The natural world and how humans have perceived it are themes that run through my work. I am fascinated by the folklore and mythology of cultures around the world, especially as it relates to animals. In our human history and oral tales there is much respect for our fellow creatures, but this does not always play out in how we treat them. With my art, I hope to rekindle that sense of awe and respect for other living beings and hope we humans can turn around our destructive nature to enable all life to survive on this planet.
My creative process involves exploring in nature and taking reference photos. I then come back to my studio and start with simple sketches. I paint my animals with gouache which allows me to get subtle details. I use cut colored paper to create plants and landscape elements and define their details with pen. All these components are made separately and then adhered to a solid color background.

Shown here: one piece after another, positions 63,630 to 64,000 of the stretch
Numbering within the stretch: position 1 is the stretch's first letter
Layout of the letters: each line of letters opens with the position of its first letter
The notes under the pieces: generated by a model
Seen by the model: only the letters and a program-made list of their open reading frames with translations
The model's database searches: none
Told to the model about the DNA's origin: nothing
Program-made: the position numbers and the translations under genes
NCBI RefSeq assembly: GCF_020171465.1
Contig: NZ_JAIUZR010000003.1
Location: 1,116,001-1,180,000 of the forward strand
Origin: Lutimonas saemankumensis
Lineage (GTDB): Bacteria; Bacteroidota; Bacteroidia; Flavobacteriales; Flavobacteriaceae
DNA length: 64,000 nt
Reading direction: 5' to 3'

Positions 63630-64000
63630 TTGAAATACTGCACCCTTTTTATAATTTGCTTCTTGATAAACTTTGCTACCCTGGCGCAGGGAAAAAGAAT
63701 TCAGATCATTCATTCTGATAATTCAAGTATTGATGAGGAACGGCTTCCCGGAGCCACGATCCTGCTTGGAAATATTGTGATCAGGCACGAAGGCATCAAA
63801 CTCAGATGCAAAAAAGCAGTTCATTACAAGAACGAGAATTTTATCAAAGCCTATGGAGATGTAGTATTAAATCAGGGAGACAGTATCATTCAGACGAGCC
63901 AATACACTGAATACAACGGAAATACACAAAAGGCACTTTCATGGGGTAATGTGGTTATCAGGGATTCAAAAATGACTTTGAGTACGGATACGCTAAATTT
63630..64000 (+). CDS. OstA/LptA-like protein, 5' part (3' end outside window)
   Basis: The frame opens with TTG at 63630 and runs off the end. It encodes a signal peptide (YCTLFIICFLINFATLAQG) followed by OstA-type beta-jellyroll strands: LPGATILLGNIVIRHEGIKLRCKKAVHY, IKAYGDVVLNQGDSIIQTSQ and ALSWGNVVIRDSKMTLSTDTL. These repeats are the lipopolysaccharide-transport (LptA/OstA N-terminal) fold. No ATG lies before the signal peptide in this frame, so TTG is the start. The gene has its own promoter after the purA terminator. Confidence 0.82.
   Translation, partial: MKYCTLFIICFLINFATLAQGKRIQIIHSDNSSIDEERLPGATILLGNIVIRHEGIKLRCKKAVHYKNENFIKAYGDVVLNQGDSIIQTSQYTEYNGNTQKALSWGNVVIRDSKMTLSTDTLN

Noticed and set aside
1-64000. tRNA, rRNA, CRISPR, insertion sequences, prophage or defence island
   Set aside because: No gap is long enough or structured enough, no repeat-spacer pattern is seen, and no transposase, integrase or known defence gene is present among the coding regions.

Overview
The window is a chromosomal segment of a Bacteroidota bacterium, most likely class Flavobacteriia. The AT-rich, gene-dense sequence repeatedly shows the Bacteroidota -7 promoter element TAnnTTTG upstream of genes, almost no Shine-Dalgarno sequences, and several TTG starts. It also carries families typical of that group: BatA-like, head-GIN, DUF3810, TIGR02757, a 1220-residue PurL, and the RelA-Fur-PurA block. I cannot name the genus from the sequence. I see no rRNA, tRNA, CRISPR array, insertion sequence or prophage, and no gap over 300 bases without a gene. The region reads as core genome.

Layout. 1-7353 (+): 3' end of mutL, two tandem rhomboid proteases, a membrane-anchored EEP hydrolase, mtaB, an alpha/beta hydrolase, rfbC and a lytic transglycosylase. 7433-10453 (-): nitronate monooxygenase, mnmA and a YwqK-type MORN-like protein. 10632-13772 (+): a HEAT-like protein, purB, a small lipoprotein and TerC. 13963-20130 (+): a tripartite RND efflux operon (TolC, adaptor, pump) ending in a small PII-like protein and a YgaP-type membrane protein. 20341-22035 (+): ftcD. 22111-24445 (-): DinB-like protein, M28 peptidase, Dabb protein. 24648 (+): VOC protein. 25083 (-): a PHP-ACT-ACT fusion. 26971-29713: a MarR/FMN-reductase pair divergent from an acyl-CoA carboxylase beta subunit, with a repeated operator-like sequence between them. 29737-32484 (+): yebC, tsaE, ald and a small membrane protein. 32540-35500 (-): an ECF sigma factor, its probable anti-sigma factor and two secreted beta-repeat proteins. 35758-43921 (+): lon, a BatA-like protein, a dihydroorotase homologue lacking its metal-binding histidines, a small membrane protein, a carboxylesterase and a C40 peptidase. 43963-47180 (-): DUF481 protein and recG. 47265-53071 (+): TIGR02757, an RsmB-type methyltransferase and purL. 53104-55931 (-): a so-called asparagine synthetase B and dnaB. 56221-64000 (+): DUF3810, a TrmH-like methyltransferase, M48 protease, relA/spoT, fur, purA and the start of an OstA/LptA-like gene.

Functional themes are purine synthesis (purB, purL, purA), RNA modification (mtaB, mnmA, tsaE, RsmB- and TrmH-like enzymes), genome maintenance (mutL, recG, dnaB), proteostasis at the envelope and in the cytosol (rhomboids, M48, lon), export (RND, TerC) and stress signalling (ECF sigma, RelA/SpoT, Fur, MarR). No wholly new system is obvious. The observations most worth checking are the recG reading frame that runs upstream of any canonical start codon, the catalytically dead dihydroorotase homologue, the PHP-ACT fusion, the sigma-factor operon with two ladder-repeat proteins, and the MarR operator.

I grew up on the Northshore of Massachusetts but have lived many places. Whether I was living in the Rockies of Colorado, the green fields of Ireland, the tropical island of Taiwan, or the beautiful Northeast of the U.S., I have always been inspired by the wildlife that has surrounded me. But above all, I am a New England artist as this is my home.
My art has developed and grown since I was a kid. I took formal classes at the University of New Hampshire. I went on to receive a Master's degree in Folklore from University College Cork in Ireland. I studied the fine craft of bookbinding at the North Bennet Street School in Boston. I have used my artistic skill to create educational materials and exhibits in many of my "day jobs". At this point in my career, I am focused on illustration for stationery products, surface design, and children's books.
I have been the Artist-in-Residence at the Grand Canyon and Acadia National Parks and received Artist Fellowships from the Massachusetts Cultural Council and Somerville Arts Council.
Forest, Sea, and Myth
An art exhibit of wildlife and wild places by artist Johanna Finnegan-Topitzer